Cylinder Recovery & Disposal
Gas cylinders contain gases stored under pressure, this means they may have large amounts of stored energy, they may also contain gases which can impact on the environment. Under normal use gas cylinders are to be stored in accordance with BCGA CP 44, The storage of gas cylinders. When no longer required cylinders should always be returned back to their owners.
At the end of their life it is vital to ensure they are handled safely and responsibly.
Some cylinders may contain special gases that will require particular handling and disposal requirements, e.g. those that may have an impact on the environment. Additional advice on these gases can be found in BCGA CP 18, The safe storage, handling and use of special gases.
The vast majority of gas cylinders in circulation in the UK are the property of the main gas suppliers. They are supplied to gas users under a rental agreement, which requires the user to pay rental on the cylinder until its return. The majority of gas cylinders are re-usable and following a safety inspection they will be re-filled ready for the next customer.
When a gas cylinder is empty, or is no longer required, then the simplest and best way to return it is to identify the owner and request that it is collected. To identify the cylinder owner may be as simple as looking at the label. An example of a typical label is shown in BCGA TIS 6, Gas cylinder identification. Label and colour coding requirements. Additionally, the name of the owner is usually permanently marked on the cylinder, for example, stamped into the metal on the shoulder of the cylinder. Even if the cylinder was not originally supplied to the site where it is discovered, the gas company that owns the cylinder will make arrangements to have it collected.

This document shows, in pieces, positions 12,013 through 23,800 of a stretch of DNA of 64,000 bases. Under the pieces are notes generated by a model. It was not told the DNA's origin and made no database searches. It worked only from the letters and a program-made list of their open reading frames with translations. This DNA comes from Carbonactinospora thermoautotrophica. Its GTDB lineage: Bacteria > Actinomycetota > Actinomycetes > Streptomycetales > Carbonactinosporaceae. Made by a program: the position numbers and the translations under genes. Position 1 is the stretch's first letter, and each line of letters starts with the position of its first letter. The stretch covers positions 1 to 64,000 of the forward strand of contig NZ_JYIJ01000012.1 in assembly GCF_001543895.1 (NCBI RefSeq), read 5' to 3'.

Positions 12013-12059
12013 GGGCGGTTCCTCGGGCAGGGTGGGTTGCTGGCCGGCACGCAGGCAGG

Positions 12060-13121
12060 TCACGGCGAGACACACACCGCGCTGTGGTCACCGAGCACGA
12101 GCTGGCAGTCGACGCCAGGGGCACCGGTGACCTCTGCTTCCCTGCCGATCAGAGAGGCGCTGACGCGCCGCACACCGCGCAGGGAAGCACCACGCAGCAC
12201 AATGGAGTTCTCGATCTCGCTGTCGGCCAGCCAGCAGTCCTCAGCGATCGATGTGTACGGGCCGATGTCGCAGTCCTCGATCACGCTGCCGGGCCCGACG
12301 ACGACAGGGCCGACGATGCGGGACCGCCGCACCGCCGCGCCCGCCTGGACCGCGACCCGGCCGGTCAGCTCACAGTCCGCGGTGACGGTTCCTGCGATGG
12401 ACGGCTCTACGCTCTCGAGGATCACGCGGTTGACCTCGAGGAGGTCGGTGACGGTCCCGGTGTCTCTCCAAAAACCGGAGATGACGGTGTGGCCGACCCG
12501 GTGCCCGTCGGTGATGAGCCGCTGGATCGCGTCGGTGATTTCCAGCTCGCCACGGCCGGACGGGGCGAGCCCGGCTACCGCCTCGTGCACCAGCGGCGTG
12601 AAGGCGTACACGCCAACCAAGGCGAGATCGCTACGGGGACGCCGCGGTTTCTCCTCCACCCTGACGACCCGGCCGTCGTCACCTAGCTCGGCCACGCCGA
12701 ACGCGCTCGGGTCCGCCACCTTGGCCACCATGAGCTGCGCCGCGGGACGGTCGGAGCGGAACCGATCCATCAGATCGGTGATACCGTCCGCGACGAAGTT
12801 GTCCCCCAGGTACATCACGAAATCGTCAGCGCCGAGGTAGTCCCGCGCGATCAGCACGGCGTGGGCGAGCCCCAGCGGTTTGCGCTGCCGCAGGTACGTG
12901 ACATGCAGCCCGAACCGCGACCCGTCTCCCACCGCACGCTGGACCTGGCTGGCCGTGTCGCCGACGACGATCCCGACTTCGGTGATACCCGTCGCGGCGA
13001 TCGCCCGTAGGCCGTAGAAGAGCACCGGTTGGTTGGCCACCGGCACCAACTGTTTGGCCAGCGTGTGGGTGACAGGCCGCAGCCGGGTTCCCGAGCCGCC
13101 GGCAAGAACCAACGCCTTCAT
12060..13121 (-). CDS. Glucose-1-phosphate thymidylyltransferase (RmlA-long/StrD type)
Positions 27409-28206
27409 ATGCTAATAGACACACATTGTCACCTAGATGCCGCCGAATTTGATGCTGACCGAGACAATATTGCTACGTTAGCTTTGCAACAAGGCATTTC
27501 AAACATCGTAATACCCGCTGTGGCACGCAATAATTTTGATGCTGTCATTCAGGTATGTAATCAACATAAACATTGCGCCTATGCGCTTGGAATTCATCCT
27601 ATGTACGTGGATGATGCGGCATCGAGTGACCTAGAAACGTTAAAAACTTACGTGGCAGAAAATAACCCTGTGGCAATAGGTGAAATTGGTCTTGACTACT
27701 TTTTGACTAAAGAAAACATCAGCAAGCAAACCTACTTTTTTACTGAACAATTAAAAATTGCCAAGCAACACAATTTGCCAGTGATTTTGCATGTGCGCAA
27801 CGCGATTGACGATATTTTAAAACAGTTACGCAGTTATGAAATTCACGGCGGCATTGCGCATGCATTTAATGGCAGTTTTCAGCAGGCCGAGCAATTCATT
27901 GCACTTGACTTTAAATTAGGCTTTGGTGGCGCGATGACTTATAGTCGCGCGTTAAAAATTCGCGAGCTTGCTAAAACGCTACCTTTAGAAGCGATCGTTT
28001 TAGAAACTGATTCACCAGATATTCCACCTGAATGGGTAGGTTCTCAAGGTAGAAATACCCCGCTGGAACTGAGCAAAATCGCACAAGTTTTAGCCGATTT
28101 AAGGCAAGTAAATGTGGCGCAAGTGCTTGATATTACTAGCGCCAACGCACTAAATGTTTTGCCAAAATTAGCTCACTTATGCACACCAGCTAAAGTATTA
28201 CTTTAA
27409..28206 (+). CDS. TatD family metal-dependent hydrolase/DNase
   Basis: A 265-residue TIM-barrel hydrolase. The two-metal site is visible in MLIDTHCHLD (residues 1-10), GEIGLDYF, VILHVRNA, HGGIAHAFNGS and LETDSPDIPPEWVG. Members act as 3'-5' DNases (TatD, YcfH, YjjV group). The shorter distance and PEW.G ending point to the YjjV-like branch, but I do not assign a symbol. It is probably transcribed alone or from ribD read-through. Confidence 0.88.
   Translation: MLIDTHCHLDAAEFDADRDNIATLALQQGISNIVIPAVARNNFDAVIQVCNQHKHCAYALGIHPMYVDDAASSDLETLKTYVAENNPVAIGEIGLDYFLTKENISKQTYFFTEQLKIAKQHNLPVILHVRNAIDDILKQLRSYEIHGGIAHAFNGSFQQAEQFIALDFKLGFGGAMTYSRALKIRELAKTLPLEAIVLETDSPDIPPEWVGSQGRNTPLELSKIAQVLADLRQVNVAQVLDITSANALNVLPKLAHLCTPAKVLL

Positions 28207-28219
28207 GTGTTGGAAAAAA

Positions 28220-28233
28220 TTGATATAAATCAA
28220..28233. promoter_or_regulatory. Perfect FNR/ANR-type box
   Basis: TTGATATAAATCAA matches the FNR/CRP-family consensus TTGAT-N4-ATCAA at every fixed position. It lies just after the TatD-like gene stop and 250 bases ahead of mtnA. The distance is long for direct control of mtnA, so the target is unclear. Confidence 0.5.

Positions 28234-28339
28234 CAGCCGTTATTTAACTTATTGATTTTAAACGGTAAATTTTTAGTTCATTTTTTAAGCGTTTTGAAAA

Individuals who own gas cylinders e.g. sport divers, are to ensure the cylinders are safe for disposal before depositing them at an authorised waste management facility. This should include releasing all gas pressure in a safe manner and, where safe and practical, removing the valve assembly from the cylinder.
If you have a cylinder and/or valve that you believe not to be safe or compliant (with, for example, the Carriage of Dangerous Goods legislation) then, in the first instance, seek the advice of the cylinder owner and they will work with you to make the cylinder safe and put in place the necessary arrangements for the return of the cylinder.
For individuals who own cylinders and who require additional assistance, then there are several BCGA member companies who provide services for the recovery and disposal of gas cylinders.
In very rare cases, a cylinder and/or cylinder valve that has become damaged or that leaks, may require a special approach to ensure that it can be recovered safely and legally (for example, transportation in accordance with the Carriage of Dangerous Goods legislation). This is of particular concern where the gas contents are flammable or toxic. The cylinder may have to be moved to an installation which is able to make it safe - this activity is referred to as ‘salvage'. Salvage requires specialist equipment and is subject to its own set of rules. It should only be attempted by those with the competence, experience, knowledge and specialist equipment necessary to accomplish the task safely and legally.